Chapter 8 Practice Design

Chapter 8 Practice Design - Principles of Practice Design...

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Principles of Practice Design
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“Practice Makes Perfect” In reality, practice does not guarantee that a learner will become more proficient. Practice needs to be designed so as to lead to optimal gains in skill proficiency; influenced by: Learner Task Environment
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Breaking Down Skills When should a skill be broken down into parts? When should it be practiced as a whole? How do speed and accuracy influence skill acquisition? How are skills that must be performed with equal proficiency on both the dominant and non- dominant hand best learned?
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Items to Consider When Deciding on Whole vs. Part Practice Nature of the skill Capability of the learner Part practice techniques Attention cueing
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Nature of the Skill Task complexity: How many subcomponents? How many information-processing demands? Task organization: How much does the performance of each part of the skill depend on the component that precedes it?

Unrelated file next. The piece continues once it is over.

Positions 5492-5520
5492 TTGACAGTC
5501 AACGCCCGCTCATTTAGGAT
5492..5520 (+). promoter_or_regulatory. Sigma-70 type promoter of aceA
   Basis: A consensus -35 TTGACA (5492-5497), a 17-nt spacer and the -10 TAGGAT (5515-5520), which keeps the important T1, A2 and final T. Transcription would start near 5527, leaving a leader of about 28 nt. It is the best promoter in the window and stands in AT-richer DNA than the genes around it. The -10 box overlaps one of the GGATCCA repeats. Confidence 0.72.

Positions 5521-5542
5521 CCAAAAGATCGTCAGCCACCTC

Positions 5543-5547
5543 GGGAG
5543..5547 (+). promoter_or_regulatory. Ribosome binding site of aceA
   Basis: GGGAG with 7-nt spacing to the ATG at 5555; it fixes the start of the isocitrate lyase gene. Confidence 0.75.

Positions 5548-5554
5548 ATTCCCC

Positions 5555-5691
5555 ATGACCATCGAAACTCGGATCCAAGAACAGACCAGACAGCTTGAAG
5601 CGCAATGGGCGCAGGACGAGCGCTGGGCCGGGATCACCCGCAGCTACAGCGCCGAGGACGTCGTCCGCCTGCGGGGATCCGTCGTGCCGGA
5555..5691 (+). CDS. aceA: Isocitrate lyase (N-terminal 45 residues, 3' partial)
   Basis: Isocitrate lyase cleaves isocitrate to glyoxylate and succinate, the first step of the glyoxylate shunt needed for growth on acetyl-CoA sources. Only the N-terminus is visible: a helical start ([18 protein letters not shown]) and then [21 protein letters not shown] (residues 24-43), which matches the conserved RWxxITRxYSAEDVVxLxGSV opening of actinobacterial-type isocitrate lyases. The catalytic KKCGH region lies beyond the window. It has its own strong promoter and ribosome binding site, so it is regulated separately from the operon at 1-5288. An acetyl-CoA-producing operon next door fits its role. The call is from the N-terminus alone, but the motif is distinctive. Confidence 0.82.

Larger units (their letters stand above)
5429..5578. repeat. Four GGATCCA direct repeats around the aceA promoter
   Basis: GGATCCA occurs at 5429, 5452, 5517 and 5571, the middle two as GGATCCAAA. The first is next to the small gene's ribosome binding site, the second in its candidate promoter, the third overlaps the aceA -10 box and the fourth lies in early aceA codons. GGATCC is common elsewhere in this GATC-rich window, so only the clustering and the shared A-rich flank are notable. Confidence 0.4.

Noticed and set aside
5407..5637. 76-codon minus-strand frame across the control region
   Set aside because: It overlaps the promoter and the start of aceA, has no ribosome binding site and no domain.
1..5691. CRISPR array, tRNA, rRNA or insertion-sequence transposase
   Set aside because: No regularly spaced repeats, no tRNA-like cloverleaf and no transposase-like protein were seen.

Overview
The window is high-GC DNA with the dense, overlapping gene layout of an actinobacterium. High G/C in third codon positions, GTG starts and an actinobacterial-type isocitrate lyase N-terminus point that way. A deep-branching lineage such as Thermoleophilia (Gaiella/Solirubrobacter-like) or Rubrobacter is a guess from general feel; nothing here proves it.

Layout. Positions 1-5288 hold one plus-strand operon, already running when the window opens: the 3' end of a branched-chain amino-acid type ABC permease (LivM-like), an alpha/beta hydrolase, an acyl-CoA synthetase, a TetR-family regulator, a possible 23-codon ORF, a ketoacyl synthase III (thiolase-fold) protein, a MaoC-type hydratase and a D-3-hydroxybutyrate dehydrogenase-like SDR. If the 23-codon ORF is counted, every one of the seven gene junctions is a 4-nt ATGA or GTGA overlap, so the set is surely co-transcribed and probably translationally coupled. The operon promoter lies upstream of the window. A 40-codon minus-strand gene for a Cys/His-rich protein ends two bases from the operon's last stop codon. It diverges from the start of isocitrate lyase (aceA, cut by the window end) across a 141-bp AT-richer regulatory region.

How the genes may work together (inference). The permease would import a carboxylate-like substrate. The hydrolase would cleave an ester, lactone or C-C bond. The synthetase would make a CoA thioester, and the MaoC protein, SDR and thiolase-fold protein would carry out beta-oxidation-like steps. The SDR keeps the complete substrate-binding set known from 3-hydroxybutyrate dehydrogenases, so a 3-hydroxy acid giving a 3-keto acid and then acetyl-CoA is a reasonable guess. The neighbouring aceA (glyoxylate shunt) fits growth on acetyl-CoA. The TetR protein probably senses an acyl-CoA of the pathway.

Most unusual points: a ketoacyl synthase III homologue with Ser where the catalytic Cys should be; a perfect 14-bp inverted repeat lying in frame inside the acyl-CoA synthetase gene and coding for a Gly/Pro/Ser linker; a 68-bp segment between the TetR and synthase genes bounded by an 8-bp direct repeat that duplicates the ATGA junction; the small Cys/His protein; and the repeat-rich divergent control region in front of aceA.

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Examples of Skills Classified According to Task Complexity and Organization
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Capability of the Learner Use part practice with: Learners with limited movement experiences Learners who are overwhelmed by the task
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This note was uploaded on 09/08/2011 for the course ESS 3303 taught by Professor Staff during the Summer '08 term at Texas Tech.

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Chapter 8 Practice Design - Principles of Practice Design...

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